“As climate change alters rainfall patterns and brings deadly, intensified and frequent calamities, it will affect public health.” Senator Loren Legarda, Chair of the Senate Committee on Climate Change
As global temperature continues to rise due to climate change so are diseases.
“Climate change endangers human health,” declares Dr. Margaret Chan, former director-general of the Geneva-based World Health Organization (WHO).
“Without effective action, climate change is going to be larger and more difficult to deal with than we thought,” said Dr. Chris Field, who was a coordinating lead author of the report issued by the Nobel-winning Intergovernmental Panel on Climate Change (IPCC).
Health scientists pointed out that should earth’s thermostat continues to rise, human health problems will also become more frequent and severe.
“The warming of the planet will be gradual, but the effects of extreme weather events will be abrupt and acutely felt,” said Dr. Chan. “Both trends can affect some of the most fundamental determinants of health: air, water, food, shelter and freedom from disease.”
Dr. Paul Epstein, in a recent study entitled Human Health and Climate Change, said that a warming climate, compounded by widespread ecological changes, may be stimulating wide-scale changes in disease patterns.
According to him, climate change could have an impact on health in three major ways by: (1) creating conditions conducive to outbreaks of infectious diseases; increasing the potential for transmissions of vector-borne diseases and the exposure of millions of people to new diseases and health risks; and hindering the future control of disease.
A fact sheet released by the United Nations health agency pointed out this fact: “Climatic conditions strongly affect water-borne diseases and diseases transmitted through insects, snails or other cold-blooded animals.”
Take the case of dengue fever, most common mosquito-borne viral disease of human beings. Before 1970, only nine countries had experienced severe dengue epidemics. The disease is now endemic in more than 100 countries, with Southeast Asia and the Western Pacific regions as among the most seriously affected. According to WHO, there may be 50–100 million dengue infections worldwide every year.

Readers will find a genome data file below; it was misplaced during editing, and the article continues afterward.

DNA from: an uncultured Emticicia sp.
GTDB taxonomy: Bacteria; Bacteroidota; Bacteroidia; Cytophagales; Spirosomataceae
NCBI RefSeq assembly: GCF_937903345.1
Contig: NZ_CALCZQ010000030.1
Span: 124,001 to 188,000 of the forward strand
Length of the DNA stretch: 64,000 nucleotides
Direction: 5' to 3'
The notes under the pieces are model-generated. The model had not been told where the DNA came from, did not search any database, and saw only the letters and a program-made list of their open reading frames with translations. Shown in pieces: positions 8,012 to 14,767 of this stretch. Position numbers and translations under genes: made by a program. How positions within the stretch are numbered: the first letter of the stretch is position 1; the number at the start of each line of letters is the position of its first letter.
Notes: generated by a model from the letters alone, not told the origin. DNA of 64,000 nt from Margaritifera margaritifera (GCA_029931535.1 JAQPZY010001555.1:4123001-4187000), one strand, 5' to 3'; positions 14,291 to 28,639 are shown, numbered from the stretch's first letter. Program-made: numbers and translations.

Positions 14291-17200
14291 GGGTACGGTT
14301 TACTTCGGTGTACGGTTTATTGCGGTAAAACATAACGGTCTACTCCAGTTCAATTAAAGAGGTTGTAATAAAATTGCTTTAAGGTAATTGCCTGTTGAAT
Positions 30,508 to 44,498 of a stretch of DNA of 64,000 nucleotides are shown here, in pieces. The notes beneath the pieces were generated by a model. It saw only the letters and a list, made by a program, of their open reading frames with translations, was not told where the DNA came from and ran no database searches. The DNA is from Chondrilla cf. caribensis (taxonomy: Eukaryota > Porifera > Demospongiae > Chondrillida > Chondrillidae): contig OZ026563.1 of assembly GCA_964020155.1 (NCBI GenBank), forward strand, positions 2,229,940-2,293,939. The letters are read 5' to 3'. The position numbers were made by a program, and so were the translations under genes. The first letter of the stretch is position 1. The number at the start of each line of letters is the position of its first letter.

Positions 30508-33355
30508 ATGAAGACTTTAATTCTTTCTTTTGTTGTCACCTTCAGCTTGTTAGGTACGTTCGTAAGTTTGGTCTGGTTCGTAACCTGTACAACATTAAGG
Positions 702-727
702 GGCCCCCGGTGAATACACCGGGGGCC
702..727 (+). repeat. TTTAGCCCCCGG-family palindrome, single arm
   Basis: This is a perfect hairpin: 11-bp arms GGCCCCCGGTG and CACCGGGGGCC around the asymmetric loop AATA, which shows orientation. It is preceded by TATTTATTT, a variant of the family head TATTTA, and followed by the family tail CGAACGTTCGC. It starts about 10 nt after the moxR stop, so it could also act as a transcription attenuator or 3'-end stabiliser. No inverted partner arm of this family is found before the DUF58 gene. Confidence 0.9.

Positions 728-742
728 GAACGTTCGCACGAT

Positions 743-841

Diseases that used to be controlled are now back. In 2011, 158 000 people from around the world – mostly children under the age of five – died of measles. “More than 95% of measles deaths occur in low-income countries with weak health infrastructures,” WHO deplored.
In the Philippines, measles is back in the news because of the astounding number of new cases. In fact, the Department of Health declared measles outbreaks in five cities in Metro Manila.
Weather-related problems like floods, drought, too much water, and water scarcity are most likely to bring health problems, too.
In recent years, floods have been increasing in frequency and intensity. “Floods contaminate freshwater supplies, heighten the risk of water-borne diseases, and create breeding grounds for disease-carrying insects such as mosquitoes. They also cause drownings and physical injuries, damage homes and disrupt the supply of medical and health services,” the WHO fact sheet said.
“Increasingly variable rainfall patterns are likely to affect the supply of fresh water,” the WHO fact sheet said. “A lack of safe water can compromise hygiene and increase the risk of diarrhoeal disease, which kills 2.2 million people every year.”
In extreme cases, water scarcity leads to drought and famine. “By the 2090s, climate change is likely to widen the area affected by drought, double the frequency of extreme droughts and increase their average duration six-fold,” the UN health agency added.
Climate change also means disaster. WHO estimated some 600, 000 deaths occurred worldwide as a result of weather-related natural disasters in the 1990s; some 95% of these were in poor countries.
Another effect of climate is sea level rise. “Rising sea levels and increasingly extreme weather events will destroy homes, medical facilities and other essential services,” the WHO said. “More than half of the world’s population lives within 60 kilometers of the sea. People may be forced to move, which in turn heightens the risk of a range of health effects, from mental disorders to communicable diseases.”
Dr. Epstein predicts that “wide swings in weather patterns may become the norm, as sea surfaces and deeper waters continue to absorb and circulate the heat accumulating in the troposphere. At the same time, abrupt changes in climate –hopefully small enough to provide a warning and without widespread disruption – may be in store.’”
In conclusion, he pleads: “We cannot afford to continue ‘business-as-usual’! Changing course will not be easy, but it is necessary. There are costs associated with acting now to slow global warming. However, in terms of future health care, productivity, international trade, tourism, and insurance costs, the savings could be huge.”
For her part, Senator Loren Legarda said: “The state of our health as human beings is under threat but it is not a death sentence – yet. We are alive and able to address the climate crisis. We can no longer deny the link between climate change and public health. As scientists, doctors and health workers act double time to limit the spread of weather-related diseases, we must do our share by addressing the factors that contribute to the spread of these diseases,” Legarda concluded. – (To be concluded)